Big Bend Ranch State Park Burro-Killing Policy Suspended In Texas
LUBBOCK, Texas (AP) — The Texas wildlife agency said Tuesday it is suspending a policy that allows the killing of burros in a state park along the Mexican border after the Humane Society of the United States offered to devise a nonlethal plan to remove the destructive animals.
The Texas Parks and Wildlife Department will contribute up to $10,000 toward a humane society aerial survey of the wild donkeys at Big Bend Ranch State Park this spring to establish baseline data, agency executive director Carter Smith told The Associated Press ahead of an official announcement expected later in the day.
"We believe this could be valuable information to assess the problem with burros around the park," Smith said. "We still have a long way to go to see if a viable, long-term plan can be developed."
Officials estimate that only about 300 burros live in the 316,000-acre park on the Texas side of the Rio Grande, he said. Park rangers have killed 130 there since 2007, although not during the peak October-through-April tourist season.
"We are happy to work with the department and are pleased that they have halted lethal control of the burros while discussions are under way," Texas humane society director Nicole Paquette said.
The state considers burros to be destructive intruders, hogging forage and lapping up precious water in the drought-starved mountains. Officials say they threaten the survival of hundreds of other native species, including bighorn sheep which the state wants to re-establish in the park.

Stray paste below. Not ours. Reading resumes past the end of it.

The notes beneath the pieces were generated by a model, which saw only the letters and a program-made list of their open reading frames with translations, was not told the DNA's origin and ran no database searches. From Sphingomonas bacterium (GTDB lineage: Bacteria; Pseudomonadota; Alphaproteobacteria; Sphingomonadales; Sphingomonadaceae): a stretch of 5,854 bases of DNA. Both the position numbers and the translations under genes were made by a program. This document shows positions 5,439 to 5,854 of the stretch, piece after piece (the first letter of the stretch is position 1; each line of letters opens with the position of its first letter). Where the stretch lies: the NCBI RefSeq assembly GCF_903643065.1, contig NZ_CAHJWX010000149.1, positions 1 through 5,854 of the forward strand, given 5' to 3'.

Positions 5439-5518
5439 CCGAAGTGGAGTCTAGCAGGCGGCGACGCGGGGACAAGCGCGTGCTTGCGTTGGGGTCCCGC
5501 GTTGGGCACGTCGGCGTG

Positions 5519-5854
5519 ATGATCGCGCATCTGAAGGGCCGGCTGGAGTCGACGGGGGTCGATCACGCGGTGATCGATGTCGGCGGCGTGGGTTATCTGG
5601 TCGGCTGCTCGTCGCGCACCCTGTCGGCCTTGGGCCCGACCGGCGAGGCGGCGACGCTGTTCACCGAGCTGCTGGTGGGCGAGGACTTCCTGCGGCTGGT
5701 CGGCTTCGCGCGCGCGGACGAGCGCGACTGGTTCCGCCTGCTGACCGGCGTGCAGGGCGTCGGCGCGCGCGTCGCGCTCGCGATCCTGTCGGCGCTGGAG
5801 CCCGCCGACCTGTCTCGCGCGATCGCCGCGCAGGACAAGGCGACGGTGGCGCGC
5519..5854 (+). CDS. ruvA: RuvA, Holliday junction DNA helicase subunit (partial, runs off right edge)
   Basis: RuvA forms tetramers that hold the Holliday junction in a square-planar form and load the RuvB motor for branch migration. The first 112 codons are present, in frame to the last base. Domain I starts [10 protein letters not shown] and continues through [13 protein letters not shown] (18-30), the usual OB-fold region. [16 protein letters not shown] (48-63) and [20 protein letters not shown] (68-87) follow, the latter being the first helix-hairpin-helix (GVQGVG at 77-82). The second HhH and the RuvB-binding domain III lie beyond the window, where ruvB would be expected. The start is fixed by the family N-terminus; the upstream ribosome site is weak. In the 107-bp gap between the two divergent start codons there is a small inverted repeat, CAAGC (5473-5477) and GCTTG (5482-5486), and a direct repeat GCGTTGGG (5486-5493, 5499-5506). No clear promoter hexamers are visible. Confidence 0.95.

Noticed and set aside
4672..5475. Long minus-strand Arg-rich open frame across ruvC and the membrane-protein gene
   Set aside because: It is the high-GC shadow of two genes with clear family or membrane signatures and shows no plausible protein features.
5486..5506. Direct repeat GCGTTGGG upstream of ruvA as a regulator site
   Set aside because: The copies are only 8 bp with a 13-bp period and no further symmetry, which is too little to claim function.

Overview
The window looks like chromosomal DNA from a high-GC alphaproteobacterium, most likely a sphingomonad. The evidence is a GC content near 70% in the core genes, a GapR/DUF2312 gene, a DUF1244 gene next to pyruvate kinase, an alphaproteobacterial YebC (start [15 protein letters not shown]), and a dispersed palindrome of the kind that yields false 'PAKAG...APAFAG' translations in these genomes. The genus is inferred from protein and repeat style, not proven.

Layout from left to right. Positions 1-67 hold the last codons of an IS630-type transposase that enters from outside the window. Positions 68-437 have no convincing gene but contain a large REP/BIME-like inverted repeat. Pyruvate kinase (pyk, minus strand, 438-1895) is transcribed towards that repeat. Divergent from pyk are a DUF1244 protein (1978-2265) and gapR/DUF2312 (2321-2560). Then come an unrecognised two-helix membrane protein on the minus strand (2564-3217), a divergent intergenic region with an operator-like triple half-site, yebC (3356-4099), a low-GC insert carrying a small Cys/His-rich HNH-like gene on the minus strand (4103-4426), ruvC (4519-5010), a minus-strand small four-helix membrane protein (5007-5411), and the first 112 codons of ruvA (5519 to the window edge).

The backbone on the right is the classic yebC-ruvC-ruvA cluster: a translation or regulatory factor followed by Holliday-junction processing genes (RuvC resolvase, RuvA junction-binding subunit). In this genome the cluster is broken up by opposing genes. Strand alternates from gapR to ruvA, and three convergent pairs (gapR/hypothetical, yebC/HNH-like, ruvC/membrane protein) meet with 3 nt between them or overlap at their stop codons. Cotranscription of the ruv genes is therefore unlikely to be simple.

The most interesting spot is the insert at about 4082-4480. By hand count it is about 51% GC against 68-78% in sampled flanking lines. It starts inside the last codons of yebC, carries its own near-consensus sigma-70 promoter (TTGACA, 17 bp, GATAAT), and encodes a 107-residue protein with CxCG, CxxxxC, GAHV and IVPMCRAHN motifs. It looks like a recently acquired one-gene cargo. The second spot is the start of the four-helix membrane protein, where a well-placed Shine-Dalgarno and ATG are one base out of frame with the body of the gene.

In Big Bend National Park, adjacent to the state-owned land, killing wild burros is prohibited by a 40-year-old federal ban that Congress said protects the "living symbols and pioneer spirit of the West."
Protesters rode three donkeys to the Texas Capitol in January to deliver 103,000 signatures asking Gov. Rick Perry to change the state policy and halt the shooting of the wild animals.
Wildlife officials say protecting the park's land and water is their highest priority and controlling feral burros is part of that. If nonlethal methods prove unfeasible, they made need to resume killing the animals.
Louis Harveson, professor of wildlife management at Sul Ross State University in Alpine, compared the burros to feral hogs that cause millions of dollars in damage annually in Texas. He said he hoped the humane society would devise a plan to at least reduce the burro numbers, which would take some pressure off native plants and animals in the park.
"We know that every exotic species has a negative impact," Harveson said "They didn't evolve within that system. They have an advantage in a system."
Associated Press writer Betsy Blaney can be followed on Twitter at — https://twitter.com/betsyblaney
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